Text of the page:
My placement in India was at Drishti Dr. R.C. Jain Innovative Public School, a highly regarded Preschool - Grade 12 public school in a rural area of Punjab. I was fortunate enough to be housed in the school guest house. I lived there with the school’s director and my days began by waking up at 5:00 AM so she and I could walk around the school grounds and watch the sunrise together. I would walk to the school at 7:00 AM to begin the day by teaching my conversational English class to 11th and 12th graders. The remainder of my school day consisted of co-teaching English classes to 1st through 7th graders for seven more class periods. I felt incredibly lucky as a student teacher to have not just one but eight wonderful classes to work in and learn from. In the afternoon I would have a lunch with the schools’ director and the school principal, which was an enlightening experience as I learned much of the background of what it takes to run a school that emerged on its own from the ground up. In the evenings, I would typically walk around the village with local children, provide tutoring sessions for a select group of students in need, eat dinner and lesson plan.
The host culture:
My favorite part about my host culture was the cultural value of treating guests highly. It is a quality that people in India take pride in and it made me feel incredibly welcome. From the very beginning of my experience I had so many comforts provided and tons of people willing to invite me to their homes to meet their families. I also enjoyed the rich, colorful and diverse festivals and traditions that I was able to partake in while at the school. Witnessing and being a part of beautiful experiences like weddings, birthdays, harvest festivals and more was unforgettable.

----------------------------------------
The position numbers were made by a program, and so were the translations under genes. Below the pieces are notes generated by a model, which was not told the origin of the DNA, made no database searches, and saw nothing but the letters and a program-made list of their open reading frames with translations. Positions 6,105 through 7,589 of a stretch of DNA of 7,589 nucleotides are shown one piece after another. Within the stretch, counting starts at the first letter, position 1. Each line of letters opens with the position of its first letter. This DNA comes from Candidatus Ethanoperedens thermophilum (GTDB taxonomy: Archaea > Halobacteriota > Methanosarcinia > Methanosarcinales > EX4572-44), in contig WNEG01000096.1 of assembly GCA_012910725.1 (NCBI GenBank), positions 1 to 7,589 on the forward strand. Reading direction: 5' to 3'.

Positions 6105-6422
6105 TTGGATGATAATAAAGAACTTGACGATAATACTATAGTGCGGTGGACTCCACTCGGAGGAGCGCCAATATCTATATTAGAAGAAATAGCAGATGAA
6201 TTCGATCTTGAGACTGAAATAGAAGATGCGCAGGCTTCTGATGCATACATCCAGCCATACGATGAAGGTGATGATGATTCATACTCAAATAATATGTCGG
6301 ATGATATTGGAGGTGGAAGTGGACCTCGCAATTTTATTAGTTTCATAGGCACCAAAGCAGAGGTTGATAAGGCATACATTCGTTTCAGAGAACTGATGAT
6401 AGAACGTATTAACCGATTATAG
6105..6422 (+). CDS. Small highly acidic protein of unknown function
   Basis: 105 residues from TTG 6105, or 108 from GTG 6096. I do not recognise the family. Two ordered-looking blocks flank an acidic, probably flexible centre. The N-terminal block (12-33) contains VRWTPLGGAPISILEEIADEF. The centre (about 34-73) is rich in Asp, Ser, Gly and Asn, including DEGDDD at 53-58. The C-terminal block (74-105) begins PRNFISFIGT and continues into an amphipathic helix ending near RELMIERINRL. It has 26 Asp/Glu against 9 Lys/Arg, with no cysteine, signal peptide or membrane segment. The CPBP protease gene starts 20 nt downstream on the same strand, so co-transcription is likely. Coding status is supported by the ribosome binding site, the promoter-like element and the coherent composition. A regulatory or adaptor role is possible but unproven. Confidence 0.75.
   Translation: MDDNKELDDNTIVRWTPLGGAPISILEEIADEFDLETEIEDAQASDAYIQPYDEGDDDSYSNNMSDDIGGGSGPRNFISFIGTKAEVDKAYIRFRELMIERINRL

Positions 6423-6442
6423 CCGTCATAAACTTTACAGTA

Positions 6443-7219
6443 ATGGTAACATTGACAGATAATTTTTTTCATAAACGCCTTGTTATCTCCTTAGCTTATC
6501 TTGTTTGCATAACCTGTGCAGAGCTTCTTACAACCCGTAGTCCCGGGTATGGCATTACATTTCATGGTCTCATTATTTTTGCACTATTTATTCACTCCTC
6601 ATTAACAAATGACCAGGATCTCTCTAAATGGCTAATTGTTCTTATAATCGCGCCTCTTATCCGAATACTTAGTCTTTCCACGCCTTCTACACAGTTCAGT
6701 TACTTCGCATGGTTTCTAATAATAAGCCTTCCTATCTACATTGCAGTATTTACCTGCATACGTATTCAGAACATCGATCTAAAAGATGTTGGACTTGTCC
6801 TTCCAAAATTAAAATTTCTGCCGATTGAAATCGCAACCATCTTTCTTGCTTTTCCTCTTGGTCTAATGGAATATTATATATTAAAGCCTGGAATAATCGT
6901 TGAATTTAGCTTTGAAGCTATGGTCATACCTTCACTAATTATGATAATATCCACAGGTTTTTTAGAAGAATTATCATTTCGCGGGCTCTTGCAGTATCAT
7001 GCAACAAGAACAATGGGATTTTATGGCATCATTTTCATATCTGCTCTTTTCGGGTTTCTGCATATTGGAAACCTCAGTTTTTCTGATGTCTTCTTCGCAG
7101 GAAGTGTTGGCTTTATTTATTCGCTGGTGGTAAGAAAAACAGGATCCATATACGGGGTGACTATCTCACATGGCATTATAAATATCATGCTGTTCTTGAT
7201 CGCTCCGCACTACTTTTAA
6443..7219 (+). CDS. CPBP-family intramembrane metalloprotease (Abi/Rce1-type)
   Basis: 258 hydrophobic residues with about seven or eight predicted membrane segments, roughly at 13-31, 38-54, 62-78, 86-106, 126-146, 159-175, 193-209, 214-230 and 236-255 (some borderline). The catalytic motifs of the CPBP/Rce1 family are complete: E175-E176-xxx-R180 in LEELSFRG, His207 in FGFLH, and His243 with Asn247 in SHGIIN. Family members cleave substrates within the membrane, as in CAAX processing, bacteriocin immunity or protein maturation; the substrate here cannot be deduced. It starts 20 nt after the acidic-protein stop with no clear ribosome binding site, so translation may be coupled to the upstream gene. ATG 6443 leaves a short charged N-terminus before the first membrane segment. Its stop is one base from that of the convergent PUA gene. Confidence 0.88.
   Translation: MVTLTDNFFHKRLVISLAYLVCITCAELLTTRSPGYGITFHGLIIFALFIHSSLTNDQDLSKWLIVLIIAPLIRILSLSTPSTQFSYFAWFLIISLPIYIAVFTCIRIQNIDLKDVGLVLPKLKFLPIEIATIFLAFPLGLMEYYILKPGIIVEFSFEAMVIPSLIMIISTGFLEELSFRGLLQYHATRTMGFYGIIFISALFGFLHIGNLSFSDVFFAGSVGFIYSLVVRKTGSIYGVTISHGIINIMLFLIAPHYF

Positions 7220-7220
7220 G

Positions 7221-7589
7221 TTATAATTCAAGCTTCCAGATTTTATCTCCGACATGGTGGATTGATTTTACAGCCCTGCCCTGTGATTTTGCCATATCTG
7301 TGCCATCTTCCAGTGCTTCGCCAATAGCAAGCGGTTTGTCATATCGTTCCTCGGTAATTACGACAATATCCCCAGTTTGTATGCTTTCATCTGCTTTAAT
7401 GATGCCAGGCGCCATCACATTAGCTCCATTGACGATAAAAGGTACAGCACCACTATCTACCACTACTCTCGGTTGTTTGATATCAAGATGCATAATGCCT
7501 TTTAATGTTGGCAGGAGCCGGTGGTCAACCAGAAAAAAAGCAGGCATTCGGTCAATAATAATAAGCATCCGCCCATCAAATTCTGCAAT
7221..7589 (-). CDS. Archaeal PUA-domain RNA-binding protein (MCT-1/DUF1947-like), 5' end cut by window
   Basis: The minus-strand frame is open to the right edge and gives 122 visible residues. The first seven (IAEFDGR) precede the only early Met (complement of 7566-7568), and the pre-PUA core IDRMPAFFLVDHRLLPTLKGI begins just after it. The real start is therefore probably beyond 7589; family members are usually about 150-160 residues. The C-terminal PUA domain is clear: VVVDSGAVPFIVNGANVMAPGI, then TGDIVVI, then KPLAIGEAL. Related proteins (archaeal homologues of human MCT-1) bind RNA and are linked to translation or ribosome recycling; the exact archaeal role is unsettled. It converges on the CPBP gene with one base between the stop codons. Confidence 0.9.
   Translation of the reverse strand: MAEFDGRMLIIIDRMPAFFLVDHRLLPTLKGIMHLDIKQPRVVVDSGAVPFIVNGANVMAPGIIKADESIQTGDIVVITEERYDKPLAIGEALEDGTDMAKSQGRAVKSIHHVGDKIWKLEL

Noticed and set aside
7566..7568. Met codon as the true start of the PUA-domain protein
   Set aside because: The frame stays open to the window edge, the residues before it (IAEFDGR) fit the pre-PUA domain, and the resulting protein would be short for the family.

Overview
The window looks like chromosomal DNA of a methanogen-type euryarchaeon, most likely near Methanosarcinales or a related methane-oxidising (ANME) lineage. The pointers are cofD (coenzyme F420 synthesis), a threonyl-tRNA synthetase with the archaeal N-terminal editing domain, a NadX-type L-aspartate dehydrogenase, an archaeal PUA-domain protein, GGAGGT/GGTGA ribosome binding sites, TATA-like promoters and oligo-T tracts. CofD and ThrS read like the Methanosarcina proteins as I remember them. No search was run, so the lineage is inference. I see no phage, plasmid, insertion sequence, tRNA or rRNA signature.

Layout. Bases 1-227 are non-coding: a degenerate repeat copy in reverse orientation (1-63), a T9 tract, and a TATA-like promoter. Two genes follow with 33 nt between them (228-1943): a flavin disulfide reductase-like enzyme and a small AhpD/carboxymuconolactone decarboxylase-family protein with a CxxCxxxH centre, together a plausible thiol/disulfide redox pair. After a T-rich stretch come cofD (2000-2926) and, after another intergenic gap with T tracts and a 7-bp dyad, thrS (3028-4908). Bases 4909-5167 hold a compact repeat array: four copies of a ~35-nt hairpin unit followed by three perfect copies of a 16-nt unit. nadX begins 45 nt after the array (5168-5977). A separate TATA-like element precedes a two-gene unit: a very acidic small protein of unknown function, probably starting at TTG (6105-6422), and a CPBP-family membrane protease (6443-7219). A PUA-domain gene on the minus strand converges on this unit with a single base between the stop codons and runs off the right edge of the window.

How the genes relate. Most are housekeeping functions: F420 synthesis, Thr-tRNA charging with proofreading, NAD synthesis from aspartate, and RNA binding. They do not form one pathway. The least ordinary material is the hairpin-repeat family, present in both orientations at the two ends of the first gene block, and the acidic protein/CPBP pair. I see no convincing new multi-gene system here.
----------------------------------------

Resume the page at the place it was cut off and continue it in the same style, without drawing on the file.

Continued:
The most challenging part of teaching in my host location was first adapting to the new environment. I encountered changes like extreme heat and a vegetarian diet. The immediate sensory overload and culture shock was my first big challenge to overcome but was fine once I settled in. The main challenge in the latter part of my student teaching was adapting to the different school expectations. The different types of discipline and textbook based teaching styles were a few of the aspects of the new school that I had to navigate while also being expected to bring new ideas to teachers at the same time.